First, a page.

Venezuela's President Hugo Chávez rejected the Pentagon report as a "disgrace" and said it was a pretext to topple his socialist government. "These are the things they raise and repeat in reports to later justify anything … It's totally false."
Chávez has nurtured economic, energy and political ties with Tehran in response to what he terms aggression from the US "empire". The two governments have not announced any military accords.
The Pentagon report said the Revolutionary Guard wanted to have forces in place around the world to widen Iran's options should it come to blows with the US in the Middle East.
"If US involvement in conflict in these regions deepens, contact with the IRGC-QF, directly or through extremist groups it supports, will be more frequent and consequential."
Without naming Venezuela, the report said Qods forces overseas were posted in Iranian embassies, charities and Shia religious and cultural institutions. In addition to humanitarian support, the agents promoted "paramilitary operations to support extremists and destabilise unfriendly regimes".
The secretary of state, Hillary Clinton, has warned Latin America to steer clear of Tehran's embrace. But Washington has given mixed signals over how gravely it views the relationship.
In recent years, the Pentagon has said Hezbollah and other alleged Iranian terrorist proxies in Venezuela did not pose a threat to the US. American officials in the capital, Caracas, have said the same thing.
There is no independent evidence of Iranian military involvement in the oil-producing south American country. Many of the economic accords signed by Chávez and President Mahmoud Ahmadinejad have stalled, raising a question mark over the alliance.
On a visit to the region earlier this month, the US defence secretary, Robert Gates, played down Iran's influence. "I think it makes for interesting public relations on the part of the Iranians, the Venezuelans. I certainly don't see Venezuela at this point as a military challenge or threat."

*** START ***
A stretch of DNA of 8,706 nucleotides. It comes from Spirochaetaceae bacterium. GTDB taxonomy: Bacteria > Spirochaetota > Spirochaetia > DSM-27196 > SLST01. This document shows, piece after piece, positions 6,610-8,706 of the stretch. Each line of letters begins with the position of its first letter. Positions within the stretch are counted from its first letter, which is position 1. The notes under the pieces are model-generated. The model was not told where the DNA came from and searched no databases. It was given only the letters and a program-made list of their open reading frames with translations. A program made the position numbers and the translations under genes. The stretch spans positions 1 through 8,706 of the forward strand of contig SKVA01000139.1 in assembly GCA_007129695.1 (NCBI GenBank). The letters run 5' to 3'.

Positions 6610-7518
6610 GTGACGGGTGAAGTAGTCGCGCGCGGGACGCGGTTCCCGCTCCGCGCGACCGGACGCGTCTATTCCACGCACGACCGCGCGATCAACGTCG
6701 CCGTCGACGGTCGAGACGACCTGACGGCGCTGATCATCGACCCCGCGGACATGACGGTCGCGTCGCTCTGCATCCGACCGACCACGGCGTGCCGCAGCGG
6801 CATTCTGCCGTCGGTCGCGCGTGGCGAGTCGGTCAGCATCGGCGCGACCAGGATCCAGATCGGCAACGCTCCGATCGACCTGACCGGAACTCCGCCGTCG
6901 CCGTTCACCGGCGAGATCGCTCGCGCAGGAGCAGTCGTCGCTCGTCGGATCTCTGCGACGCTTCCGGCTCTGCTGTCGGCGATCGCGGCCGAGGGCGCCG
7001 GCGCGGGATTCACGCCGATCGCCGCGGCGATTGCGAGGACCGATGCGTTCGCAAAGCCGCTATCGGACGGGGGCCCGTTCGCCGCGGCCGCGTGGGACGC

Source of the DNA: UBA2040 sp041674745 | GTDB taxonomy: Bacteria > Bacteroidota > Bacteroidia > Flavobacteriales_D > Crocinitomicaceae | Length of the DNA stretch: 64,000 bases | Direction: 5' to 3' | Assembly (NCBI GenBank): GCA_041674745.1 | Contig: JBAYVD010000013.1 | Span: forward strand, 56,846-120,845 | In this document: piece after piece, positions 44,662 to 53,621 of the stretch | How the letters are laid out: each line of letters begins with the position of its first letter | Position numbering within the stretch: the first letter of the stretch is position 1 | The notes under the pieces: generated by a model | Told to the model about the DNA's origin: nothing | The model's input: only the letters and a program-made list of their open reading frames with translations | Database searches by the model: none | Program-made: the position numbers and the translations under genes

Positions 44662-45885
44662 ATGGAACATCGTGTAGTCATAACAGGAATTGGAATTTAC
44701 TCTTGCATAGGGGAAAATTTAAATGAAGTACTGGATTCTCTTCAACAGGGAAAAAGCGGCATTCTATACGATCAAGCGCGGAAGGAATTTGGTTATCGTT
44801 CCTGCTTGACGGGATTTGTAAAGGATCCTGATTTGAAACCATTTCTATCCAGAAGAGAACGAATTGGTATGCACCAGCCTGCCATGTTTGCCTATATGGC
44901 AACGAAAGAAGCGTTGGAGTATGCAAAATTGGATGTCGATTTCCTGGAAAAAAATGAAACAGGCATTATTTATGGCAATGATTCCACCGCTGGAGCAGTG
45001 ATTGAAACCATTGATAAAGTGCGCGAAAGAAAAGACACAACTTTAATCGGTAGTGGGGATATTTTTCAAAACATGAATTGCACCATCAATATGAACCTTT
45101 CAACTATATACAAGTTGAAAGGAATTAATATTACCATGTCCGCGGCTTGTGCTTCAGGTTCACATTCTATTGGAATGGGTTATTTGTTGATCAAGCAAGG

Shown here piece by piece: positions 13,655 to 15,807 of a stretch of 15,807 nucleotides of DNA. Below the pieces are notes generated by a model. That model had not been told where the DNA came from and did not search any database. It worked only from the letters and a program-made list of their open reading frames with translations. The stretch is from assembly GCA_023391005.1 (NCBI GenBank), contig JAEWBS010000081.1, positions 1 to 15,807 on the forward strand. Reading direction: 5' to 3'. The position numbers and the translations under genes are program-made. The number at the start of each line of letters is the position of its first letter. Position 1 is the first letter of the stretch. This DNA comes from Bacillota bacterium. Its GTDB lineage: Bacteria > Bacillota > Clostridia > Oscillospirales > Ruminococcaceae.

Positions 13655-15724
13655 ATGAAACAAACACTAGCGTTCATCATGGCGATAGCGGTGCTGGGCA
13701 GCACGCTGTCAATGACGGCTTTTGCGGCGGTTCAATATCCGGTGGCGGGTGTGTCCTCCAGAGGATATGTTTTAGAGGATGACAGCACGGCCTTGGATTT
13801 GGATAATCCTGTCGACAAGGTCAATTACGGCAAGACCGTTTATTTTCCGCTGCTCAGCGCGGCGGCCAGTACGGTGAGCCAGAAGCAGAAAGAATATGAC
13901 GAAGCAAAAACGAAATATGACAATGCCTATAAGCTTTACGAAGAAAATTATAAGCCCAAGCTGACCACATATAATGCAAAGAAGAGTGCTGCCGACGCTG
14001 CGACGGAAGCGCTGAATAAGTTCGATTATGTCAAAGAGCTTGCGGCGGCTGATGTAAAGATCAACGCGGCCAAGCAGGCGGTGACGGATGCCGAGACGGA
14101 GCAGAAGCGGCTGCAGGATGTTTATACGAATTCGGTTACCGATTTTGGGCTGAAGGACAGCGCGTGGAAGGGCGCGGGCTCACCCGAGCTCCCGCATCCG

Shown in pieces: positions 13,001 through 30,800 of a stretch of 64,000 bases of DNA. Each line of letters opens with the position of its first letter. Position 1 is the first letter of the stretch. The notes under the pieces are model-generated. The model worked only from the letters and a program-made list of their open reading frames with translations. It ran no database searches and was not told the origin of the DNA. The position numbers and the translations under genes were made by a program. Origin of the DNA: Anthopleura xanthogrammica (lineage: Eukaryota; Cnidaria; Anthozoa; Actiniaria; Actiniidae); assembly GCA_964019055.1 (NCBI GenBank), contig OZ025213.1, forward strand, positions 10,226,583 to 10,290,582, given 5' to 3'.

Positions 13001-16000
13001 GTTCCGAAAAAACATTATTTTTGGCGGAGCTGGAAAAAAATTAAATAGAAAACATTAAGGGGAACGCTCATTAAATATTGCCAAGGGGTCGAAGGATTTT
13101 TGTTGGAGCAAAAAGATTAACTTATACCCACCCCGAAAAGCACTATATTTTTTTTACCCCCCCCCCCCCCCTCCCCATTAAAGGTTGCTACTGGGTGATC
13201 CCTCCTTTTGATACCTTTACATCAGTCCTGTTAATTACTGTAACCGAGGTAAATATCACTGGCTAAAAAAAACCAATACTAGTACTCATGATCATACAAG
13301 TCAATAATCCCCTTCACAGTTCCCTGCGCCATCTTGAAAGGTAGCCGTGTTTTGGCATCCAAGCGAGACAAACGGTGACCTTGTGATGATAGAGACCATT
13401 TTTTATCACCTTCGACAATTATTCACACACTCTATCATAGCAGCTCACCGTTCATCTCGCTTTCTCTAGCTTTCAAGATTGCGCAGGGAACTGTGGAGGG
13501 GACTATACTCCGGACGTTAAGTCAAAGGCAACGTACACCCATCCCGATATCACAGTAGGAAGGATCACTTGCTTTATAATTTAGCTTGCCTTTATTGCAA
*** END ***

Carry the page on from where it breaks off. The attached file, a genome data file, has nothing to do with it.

Indianapolis Shooting: Indiana Black Expo Violence Leaves 9 Injured

Indianapolis Shooting: Indiana Black Expo Violence Leaves 9 Injured

First Posted: 07-18-10 12:21 AM   |   Updated: 07-18-10 12:21 AM
What's Your Reaction?
Indianapolis Shooting Indiana Black Expo
Indianapolis Shooting: Several people were injured during a shooting at the Indiana Black Expo.
Nine people were injured at three shooting scenes near Circle Centre mall Saturday night, shocking people and disrupting traffic in a Downtown full of visitors, including those attending Indiana Black Expo's Summer Celebration.
Seven of the wounded were shot about 9:30 p.m. along Maryland Street, just east of Illinois Street. None of the wounds appeared to be life-threatening, although two people were listed in serious condition at local hospitals, police said. Officers blocked street traffic around that intersection as the investigation began.
Read the whole story: IndyStar

Police: 8 people shot at Indiana Black Expo

Police: 8 people shot at Indiana Black Expo


By WSBT 24/7 News

INDIANAPOLIS (AP) — Police say eight people were shot and wounded when shootings erupted during the crowded Indiana Black Expo in downtown Indianapolis.
Police spokesman Lt. Jeff Duhamell says gunfire was reported around 9:30 p.m. Saturday and sent thousands of people running from the area.
Duhamell says none of the victims' injuries appear to be life threatening. He says seven people were taken to local hospitals, including two in serious but stable condition. One person was treated at the scene.
Police say the shootings occurred on Maryland Street, near the Circle Centre Mall. Duhamell says no arrests have been made in connection to the shootings.
Duhamell says "thousands and thousands" of people were attending the event.


-view CSL mobile version -

Webring Translator Thingamajig

Well, you've scrolled to the bottom, press start and help CSL for free!